Shall never die! DEFINITIONS, &c.—Define wanderer, shipwrecked, (ruined as if he had suffered shipwreck ?) Misfortune's mark—the mark at which misfortune aimed. Dofino misfortune, roam, sheltering, port, pilgrims, moldering, ashes, (dust, to which after death the body returns ?) freed, sphere, shine a star, (like a star, or being a star ?) spark, meteor, sire.

SECT. CXCVII.- --THEY WILL THINK BETTER OF IT AT LAST. 1 “True, in the beginning they will rate him as a crazy man,

and abuse and mock him'; but gradually the eyes of his

contemporaries will be accustomed to the strange appearance. 2 By-and-by, it is whispered that the man is not so far out of

the way;' and at last the boldest begin shyly to follow him 3 in particular things. Ah! Norbert, whoever can bring back



humanity, or a small part of humanity, one single step towards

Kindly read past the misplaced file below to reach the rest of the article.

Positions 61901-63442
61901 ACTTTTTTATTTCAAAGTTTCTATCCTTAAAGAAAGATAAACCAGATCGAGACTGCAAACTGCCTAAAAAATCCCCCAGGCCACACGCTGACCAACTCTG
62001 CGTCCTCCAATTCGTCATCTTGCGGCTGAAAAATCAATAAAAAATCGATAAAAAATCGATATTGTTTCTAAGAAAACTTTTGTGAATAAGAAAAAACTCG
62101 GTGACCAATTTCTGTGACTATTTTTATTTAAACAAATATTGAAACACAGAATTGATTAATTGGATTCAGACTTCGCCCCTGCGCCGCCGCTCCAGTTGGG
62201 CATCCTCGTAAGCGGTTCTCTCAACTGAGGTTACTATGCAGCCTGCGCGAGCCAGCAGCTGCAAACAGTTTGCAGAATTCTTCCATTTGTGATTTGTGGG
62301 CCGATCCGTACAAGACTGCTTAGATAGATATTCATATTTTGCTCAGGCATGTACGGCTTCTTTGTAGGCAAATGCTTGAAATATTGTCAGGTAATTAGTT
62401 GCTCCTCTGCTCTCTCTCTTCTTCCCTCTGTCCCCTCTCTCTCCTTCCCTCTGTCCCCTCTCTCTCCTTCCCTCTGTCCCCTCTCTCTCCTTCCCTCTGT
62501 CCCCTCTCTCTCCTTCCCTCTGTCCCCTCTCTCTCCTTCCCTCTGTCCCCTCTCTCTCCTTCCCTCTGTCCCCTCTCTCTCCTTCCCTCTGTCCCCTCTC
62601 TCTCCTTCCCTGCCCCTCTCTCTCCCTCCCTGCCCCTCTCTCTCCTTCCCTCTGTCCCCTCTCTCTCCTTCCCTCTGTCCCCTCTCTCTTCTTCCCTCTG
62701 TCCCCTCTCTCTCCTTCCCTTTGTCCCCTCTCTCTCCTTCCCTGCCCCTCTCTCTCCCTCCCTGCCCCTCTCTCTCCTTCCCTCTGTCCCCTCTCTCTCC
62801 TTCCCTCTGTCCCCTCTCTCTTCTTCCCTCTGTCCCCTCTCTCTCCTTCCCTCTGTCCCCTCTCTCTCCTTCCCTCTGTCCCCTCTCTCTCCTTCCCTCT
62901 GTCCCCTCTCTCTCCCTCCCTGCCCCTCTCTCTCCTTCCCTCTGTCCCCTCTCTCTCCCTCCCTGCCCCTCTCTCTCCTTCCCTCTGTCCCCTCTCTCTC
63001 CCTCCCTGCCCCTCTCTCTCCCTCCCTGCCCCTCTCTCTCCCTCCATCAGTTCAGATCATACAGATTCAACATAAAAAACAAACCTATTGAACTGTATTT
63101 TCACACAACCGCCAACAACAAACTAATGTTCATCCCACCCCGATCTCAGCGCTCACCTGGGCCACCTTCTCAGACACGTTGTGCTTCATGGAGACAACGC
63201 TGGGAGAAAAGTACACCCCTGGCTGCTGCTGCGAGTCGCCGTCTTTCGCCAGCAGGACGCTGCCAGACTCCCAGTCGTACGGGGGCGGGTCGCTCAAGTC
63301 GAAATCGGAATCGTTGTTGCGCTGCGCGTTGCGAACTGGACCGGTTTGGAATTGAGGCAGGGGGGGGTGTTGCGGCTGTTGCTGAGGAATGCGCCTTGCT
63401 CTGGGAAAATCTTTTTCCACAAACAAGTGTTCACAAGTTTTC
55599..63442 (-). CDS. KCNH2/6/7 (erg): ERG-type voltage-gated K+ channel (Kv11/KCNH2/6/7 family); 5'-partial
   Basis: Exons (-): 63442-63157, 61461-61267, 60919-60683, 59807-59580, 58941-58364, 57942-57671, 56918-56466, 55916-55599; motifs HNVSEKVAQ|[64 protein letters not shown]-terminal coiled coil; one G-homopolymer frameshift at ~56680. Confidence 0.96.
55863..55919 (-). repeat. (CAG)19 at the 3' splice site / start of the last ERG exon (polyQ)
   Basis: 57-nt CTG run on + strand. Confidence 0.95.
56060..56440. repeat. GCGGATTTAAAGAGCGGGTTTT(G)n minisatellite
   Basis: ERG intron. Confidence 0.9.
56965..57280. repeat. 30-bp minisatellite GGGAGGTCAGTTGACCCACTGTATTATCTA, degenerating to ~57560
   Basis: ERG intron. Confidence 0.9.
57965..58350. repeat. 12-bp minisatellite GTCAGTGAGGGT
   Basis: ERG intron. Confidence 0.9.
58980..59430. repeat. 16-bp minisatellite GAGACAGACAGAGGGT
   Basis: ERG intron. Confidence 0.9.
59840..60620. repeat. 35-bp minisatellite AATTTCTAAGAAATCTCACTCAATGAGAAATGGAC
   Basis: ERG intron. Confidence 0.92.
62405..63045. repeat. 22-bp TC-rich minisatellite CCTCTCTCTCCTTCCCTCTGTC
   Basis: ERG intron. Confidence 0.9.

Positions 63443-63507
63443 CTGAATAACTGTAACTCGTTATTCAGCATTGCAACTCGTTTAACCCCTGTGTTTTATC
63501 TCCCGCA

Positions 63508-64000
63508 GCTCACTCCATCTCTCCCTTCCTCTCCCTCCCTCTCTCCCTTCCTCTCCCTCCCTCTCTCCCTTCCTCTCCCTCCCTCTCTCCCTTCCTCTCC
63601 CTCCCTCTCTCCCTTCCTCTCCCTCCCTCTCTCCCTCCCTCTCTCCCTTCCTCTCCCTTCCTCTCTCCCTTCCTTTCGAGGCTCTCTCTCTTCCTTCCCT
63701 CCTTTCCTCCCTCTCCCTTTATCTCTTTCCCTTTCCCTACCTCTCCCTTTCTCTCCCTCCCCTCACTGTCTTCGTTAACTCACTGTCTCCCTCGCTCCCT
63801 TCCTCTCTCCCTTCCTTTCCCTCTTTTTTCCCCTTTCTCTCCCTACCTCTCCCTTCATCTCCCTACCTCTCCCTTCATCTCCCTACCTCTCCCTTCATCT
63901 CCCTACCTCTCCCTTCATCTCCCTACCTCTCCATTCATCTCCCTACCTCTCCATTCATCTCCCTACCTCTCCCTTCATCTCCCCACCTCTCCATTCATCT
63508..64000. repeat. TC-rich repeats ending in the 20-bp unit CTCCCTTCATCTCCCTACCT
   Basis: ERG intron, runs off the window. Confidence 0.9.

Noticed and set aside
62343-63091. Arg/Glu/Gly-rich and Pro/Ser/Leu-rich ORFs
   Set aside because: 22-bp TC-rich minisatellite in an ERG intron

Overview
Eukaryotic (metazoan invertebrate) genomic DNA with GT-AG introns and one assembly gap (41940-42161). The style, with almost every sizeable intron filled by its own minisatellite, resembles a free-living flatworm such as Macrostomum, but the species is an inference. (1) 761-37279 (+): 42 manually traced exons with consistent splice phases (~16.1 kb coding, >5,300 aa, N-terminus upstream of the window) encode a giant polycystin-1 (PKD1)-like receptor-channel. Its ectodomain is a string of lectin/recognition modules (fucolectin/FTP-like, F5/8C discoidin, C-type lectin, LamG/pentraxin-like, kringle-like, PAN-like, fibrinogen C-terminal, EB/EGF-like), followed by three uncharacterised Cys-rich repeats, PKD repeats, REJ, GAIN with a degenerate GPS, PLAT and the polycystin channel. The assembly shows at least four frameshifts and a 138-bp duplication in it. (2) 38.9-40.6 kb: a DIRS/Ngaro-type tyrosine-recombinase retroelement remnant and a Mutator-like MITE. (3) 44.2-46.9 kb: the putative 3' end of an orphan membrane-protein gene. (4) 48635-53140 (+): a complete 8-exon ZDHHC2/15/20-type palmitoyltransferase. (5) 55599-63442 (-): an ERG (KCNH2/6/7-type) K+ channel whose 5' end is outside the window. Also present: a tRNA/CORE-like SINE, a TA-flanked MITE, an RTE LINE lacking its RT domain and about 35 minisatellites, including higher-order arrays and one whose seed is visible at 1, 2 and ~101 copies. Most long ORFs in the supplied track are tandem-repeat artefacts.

Nature, has done as much as the fleetness of life permits, 4 And so, dear friend, let me admonish thee, that many are

accustomed to decry one who does right, because he has, and 5 they have not, the courage to do right. Because I eat and

drink, without luxury, banishing all foreign superfluity'; because I dress myself in a way at once comfortable and pleasing to the eye'; because I reinstate the manly beard in its lost honor'; because I withstand the privileges and prejudices of my class, and would pass for no more than I am worth’; because I believe that I have not stained myself by marriage with a maiden of lower and unhonorable descent; because I will not establish my character by a duel, or bear about the insignia of real or feigned services, as a show upon my breast'; because I make


my free companions and friends'; because I forswear deceit, and assert the truth